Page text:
Richie Porte has been dogged by so much misfortune at the Tour de France that even if he didn’t admit it publicly, then privately he must have thought he was cursed and it just wasn’t meant to be.
He spent so long riding for others that when he did get his chance as team leader in the past five years, something always seemed to go wrong.
A motorbike got in the way up Mont Ventoux in 2016 and stopped him in his tracks, he left the Mont du Chat in 2017 in the back of an ambulance in a neck brace after breaking his collarbone and pelvis, and as if by fate, he crashed out on Stage 9 again in 2018 with another broken collarbone.
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But this year he returned for one last crack at the world’s biggest bike race at the age of 35, knowing he would miss the birth of his daughter Eloise who arrived in the first week, but also that it would be the final time he would lead a team in his own right.
And something about him was different this year.
“He’s in a good headspace and he looks relaxed,” his one-time coach and long-time friend Andrew Christie-Johnston told News Corp during the Tour.
It wasn’t without its drama of course. He lost time in cruel crosswinds on Stage 7 and had to chase for the final 30km of Stage 18 on gravel roads when he punctured, but as he said “it couldn’t be that easy, could it?”
Porte chipped away slowly but surely over the first two weeks, gaining time with a top 10 finish on Stage 9 and got better the longer the race went.
In the third and final week he was third on Stage 15, fifth on Stage 16 and sixth on Stage 17 when he suddenly believed that a podium finish was possible.
Australia held its breath as he sat atop his bike on the start ramp of the Stage 20 time trial on Saturday night, but few knew what was about to unfold
The race that many thought would never happen because of the coronavirus pandemic produced one of the most incredible finishes in its history.
Porte has won some big races in his career. Paris-Nice, Volta a Catalunya, Tour of Romandie, Tour de Suisse and the Tour Down Under (twice).
But there was a certain beauty in that the motivation for him to produce one of the rides of his life on Saturday wasn’t the fact that he would win the Tour de France but would simply get to stand on the podium which is the culmination of a childhood dream in Tasmania.
And driven by that determination that was carved on the roads around Launceston and then crafted in Europe when he moved abroad at the age of 23, he turned the dream into reality.
Nine years after Cadel Evans became the first Australian to win the Tour de France with a similar performance in the penultimate stage time trial, Porte became just the second Australian in history to finish on the podium.
Porte needed to make up 1mins 39secs on the third placed Miguel Lopez and blasted his way across the undulating 36km course with the third fastest time of the day to clinch that spot.
On a spectacular day, the yellow jersey also changed hands with Slovenian 21-year-old Tadej Pogocar producing a herculean ride to move from second into first and beat compatriot Primoz Roglic.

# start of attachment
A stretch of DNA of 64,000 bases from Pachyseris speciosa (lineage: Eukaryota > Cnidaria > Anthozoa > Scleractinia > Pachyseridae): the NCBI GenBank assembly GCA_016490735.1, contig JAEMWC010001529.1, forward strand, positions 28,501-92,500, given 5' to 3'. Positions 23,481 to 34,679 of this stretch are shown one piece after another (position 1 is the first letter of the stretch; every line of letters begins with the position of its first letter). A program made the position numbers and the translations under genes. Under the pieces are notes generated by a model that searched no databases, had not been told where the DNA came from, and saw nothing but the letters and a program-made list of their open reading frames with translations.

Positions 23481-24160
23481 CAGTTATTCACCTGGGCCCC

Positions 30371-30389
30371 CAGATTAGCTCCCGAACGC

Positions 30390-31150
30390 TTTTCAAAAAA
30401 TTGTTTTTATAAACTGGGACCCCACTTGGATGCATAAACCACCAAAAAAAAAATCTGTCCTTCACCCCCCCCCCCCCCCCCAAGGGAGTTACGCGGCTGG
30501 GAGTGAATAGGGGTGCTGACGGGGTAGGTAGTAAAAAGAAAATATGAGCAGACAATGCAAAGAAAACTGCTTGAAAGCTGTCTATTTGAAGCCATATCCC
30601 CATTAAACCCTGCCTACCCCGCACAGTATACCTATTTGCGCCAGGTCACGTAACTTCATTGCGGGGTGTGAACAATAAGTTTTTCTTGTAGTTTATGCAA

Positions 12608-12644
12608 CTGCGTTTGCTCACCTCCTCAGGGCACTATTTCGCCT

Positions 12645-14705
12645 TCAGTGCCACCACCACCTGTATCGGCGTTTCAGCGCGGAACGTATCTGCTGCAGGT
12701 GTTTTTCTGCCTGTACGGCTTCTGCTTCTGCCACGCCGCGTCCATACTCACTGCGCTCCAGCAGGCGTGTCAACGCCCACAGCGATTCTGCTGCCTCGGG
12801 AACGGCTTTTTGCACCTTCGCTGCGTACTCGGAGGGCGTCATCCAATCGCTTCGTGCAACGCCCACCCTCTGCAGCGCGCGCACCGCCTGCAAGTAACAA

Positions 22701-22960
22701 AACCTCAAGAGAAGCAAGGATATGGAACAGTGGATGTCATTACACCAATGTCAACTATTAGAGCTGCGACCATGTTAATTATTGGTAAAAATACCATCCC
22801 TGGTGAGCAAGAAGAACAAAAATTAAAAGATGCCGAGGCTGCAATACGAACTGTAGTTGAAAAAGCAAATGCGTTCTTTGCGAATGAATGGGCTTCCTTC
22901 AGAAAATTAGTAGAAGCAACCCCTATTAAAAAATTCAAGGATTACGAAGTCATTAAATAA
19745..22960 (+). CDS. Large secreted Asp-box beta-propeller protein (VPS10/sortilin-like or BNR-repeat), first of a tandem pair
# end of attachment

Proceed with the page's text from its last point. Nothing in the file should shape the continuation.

But in the world of professional cycling there was as much sentiment and goodwill for Porte finishing third as there was for Pogocar who won.
Ten years after he announced himself to world cycling with seventh and the white jersey as best young rider at the Giro d’Italia, and six months after he was doing six-hour rides on his stationary trainer at home as Europe went into lockdown, Porte could barely put into words what this year’s Tour meant to him.
“It’s an absolute dream, I grew up watching the Tour on the other side of the world, seeing guys like Robbie McEwen, Cadel Evans and Brad McGee,” he said.
“To finally crack the podium here is an absolutely incredible feeling. It’s going to take a little while to sink in but you know, it’s been a journey. Most of you know the battles I’ve had, the dramas along the way.
“It doesn’t matter what races you have won, the Tour’s the one you are judged on.
“I said to my wife that the photo I want to have when I retire is the one standing on the podium in Paris.”
His wife Gemma, who he has FaceTimed twice a day every day during the Tour to speak with his son and see his newborn daughter, tweeted:
“To say you’ve done us proud would be a serious understatement. So so, immensely proud of you.”
So is Tasmania and so is the rest of the country because if there’s one thing Australians love more than an underdog in sport then it’s an underdog who has paid his dues and deserves everything he gets.
Like Evans who won the Tour at the age of 34 in 2011, Simon Gerrans who won Liege-Bastogne-Liege at 33 in 2014, and Mathew Hayman who lived his boyhood dream at 38 when he won the 2016 Paris-Roubaix, Porte’s third place at the Tour has put the icing on the cake of an incredible career.
It also showed again that sometimes the cycling gods do finally shine upon those who are simply not prepared to give up and keep riding, and Porte has done exactly that.